“God bless the book people for their boundless knowledge absorbed from having words instead of friends.”
“Just thinking about all that blood.” I nearly shudder. “Doesn’t it make you a bit squeamish?”
“Ladies haven’t the luxury of being squeamish about blood,” she replies, and Percy and I go fantastically red in unison.”
“What’s the use of temptations if we don’t yield to them?”
“It occurs to me then that perhaps getting my little sister drunk and explaining why I screw boys is not the most responsible move on my part.”
“The great tragic love story of Percy and me is neither great nor truly a love story, and is tragic only for its single-sidedness. It is also not an epic monolith that has plagued me since boyhood, as might be expected. Rather, it is simply the tale of how two people can be important to each other their whole lives, and then, one morning, quite without meaning to, one of them wakes to find that importance has been magnified into a sudden and intense desire to put his tongue in the other’s mouth.
A long, slow slide, then a sudden impact.”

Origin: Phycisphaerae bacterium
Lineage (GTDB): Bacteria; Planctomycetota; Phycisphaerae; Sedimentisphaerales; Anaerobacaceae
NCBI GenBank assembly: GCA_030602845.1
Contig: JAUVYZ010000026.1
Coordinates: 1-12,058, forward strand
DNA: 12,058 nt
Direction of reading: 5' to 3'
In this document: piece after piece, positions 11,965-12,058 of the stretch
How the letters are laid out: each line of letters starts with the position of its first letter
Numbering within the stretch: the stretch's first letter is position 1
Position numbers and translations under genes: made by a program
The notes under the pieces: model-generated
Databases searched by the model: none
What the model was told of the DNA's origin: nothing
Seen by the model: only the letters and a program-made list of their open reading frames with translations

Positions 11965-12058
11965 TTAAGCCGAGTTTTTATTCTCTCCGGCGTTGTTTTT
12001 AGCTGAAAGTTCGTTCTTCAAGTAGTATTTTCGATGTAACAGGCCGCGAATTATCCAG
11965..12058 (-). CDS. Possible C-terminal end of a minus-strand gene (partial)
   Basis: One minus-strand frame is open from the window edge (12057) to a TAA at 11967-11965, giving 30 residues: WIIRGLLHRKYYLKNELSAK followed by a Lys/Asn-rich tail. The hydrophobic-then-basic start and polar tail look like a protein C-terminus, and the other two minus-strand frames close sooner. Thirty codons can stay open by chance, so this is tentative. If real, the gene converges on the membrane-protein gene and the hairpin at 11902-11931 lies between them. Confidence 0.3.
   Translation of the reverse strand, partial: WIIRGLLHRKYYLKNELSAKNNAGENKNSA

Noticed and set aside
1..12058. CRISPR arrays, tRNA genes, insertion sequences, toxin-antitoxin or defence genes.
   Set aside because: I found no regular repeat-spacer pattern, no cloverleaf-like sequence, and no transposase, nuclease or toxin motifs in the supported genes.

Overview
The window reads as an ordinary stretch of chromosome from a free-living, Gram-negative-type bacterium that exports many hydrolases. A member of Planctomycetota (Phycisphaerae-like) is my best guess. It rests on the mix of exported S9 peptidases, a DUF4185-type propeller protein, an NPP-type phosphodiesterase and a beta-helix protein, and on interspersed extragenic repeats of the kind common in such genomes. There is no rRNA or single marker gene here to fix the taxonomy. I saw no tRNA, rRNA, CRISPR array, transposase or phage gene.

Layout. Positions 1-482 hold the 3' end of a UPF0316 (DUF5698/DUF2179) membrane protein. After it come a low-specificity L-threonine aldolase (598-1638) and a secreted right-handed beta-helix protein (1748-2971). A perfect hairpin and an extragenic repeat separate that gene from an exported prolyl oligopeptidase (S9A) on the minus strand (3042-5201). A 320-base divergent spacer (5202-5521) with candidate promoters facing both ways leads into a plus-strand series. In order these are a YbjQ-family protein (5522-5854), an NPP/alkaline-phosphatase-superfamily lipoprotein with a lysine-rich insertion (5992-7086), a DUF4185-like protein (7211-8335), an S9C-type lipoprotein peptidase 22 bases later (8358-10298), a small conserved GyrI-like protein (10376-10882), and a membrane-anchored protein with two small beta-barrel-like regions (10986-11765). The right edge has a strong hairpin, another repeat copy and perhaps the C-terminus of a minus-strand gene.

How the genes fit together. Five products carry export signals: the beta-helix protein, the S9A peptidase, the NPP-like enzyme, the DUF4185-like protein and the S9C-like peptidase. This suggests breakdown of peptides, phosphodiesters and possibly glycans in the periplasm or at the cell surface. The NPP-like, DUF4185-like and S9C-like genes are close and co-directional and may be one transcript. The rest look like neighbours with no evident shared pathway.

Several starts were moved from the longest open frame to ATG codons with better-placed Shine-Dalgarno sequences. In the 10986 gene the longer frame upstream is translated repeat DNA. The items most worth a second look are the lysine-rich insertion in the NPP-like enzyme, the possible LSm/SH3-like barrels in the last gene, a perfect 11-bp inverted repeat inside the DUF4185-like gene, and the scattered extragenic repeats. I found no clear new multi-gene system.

“In the east,” she says after a time, her gaze still downcast, “there is a tradition known as kintsukuroi. It is the practice of mending broken ceramic pottery using lacquer dusted with gold and silver and other precious metals. It is meant to symbolize that things can be more beautiful for having been broken.”
“Why are you telling me this?” I ask.
At last she looks at me. Her irises are polished obsidian in the moonlight. “Because I want you to know,” she says, “that there is life after survival.”
“The stars dust gold leafing on his skin. And we are looking at each other, just looking, and I swear there are whole lifetimes lived in those small, shared moments.”
“We are not broken things, neither of us. We are cracked pottery mended with lacquer and flakes of gold, whole as we are, complete unto each other. Complete and worthy and so very loved.”